To keep up the farm property, the buyer will have to consider a staff of at least 15 to maintain the fields and stables, plus an estimated $1,000 to $3,000 per year to maintain the tennis court, sources said. And on average, tennis courts must be resurfaced every seven years to the tune of between $4,100 and $5,500. However, because the property is a farm, some costs would likely be tax-deductible.
Paul Brennan, Douglas Elliman’s Hamptons regional manager, who is not affiliated with the property, said it’s hard to gauge how much it would cost to foot the Two Trees’ annual bill.
“That’s scary. I wouldn’t even want to,” he said of estimating the upkeep costs. “You have the farm maintenance costs, which aren’t cheap, but it’s just something that has to be done, and if you have things like a horse farm or grapes, they come under agriculture, and so you get a huge [tax] break.”
Still, the taxes on the horse farm are $25,000 annually, according to listing information on Elliman’s website. Walentas declined to comment.
The priciest pad up for grabs at Extell Development’s One57, a $41 million condominium on the 62nd floor measuring just over 4,400 square feet, is actually not that outrageous on a monthly basis — relatively speaking, that is.
The unit will cost its new owner just $7,095 in monthly common charges, and a little over $500 in monthly taxes, according to StreetEasy. The unusually low taxes for such a pricey property are thanks to a controversial 421a tax abatement passed in Albany last year.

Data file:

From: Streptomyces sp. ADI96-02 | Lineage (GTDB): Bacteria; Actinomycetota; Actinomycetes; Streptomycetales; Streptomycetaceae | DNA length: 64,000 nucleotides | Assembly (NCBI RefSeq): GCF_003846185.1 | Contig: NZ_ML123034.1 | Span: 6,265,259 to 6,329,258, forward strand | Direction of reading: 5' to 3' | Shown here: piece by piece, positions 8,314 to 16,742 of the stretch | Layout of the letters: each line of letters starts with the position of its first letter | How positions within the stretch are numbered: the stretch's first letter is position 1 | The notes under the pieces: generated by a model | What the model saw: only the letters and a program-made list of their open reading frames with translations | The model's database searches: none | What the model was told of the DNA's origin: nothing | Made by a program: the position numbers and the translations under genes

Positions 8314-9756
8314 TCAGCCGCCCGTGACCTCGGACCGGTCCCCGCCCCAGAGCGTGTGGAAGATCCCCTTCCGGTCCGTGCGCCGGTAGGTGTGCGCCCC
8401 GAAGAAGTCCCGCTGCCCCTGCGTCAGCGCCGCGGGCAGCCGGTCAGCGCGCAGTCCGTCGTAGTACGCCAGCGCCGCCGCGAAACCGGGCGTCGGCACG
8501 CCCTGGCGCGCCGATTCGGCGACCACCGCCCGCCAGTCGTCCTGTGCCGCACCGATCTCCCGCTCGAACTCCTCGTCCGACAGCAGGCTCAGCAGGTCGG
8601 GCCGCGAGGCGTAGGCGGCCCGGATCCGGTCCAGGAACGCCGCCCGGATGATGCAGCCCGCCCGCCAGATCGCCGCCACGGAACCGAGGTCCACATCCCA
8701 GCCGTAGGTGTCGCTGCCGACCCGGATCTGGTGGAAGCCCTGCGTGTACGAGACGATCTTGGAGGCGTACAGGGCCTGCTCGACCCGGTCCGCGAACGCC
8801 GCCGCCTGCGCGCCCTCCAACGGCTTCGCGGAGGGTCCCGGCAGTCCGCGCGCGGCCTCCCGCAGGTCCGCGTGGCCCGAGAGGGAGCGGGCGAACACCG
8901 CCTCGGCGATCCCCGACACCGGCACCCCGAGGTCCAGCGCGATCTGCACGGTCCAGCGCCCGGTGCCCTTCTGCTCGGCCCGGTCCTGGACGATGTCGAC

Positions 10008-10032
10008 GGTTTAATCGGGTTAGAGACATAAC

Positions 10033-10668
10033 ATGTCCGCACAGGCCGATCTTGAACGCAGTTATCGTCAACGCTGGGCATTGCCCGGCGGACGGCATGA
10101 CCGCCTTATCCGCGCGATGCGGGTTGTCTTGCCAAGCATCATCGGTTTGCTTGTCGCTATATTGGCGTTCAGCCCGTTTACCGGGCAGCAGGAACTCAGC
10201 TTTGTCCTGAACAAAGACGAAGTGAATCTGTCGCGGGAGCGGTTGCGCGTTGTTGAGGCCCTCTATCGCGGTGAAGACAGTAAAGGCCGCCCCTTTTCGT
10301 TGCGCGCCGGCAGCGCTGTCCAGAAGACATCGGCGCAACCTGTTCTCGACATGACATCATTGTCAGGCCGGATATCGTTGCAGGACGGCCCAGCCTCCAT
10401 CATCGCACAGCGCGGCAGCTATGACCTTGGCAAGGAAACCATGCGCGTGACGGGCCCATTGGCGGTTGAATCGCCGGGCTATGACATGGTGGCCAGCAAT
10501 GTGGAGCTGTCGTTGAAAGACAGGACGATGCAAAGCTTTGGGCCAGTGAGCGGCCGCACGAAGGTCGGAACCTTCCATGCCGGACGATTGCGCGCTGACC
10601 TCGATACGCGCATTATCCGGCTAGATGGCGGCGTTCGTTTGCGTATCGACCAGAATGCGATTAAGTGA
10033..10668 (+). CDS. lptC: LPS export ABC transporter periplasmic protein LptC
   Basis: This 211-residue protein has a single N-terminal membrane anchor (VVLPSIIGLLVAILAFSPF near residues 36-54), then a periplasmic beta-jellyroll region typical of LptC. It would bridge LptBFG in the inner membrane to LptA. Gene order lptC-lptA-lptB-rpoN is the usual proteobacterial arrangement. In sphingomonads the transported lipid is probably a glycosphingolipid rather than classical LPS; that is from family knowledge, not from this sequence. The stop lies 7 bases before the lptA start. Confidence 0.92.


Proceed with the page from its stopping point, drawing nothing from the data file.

Still, despite those relatively low monthly fees, Extell estimates that the building will generate $8.25 million in its first year of operations, with the biggest chunk of that, over $7 million, coming from residential common charges, according to filings with the Attorney General’s office that TRD has cited in the past.
The monthly fees cover the building’s plush amenities, including a private fitness center and yoga studio, an indoor pool with live music pumped in — under water — from nearby Carnegie Hall, private dining, a full catering kitchen and screening and performance rooms. The building has also earmarked $1.57 million for salaries, wages and benefits for its 18 employees, according to its filings. The building also projects that it will spend $2.5 million for heat and hot water annually, $1.43 million on electricity and nearly $1 million on “services and supplies.”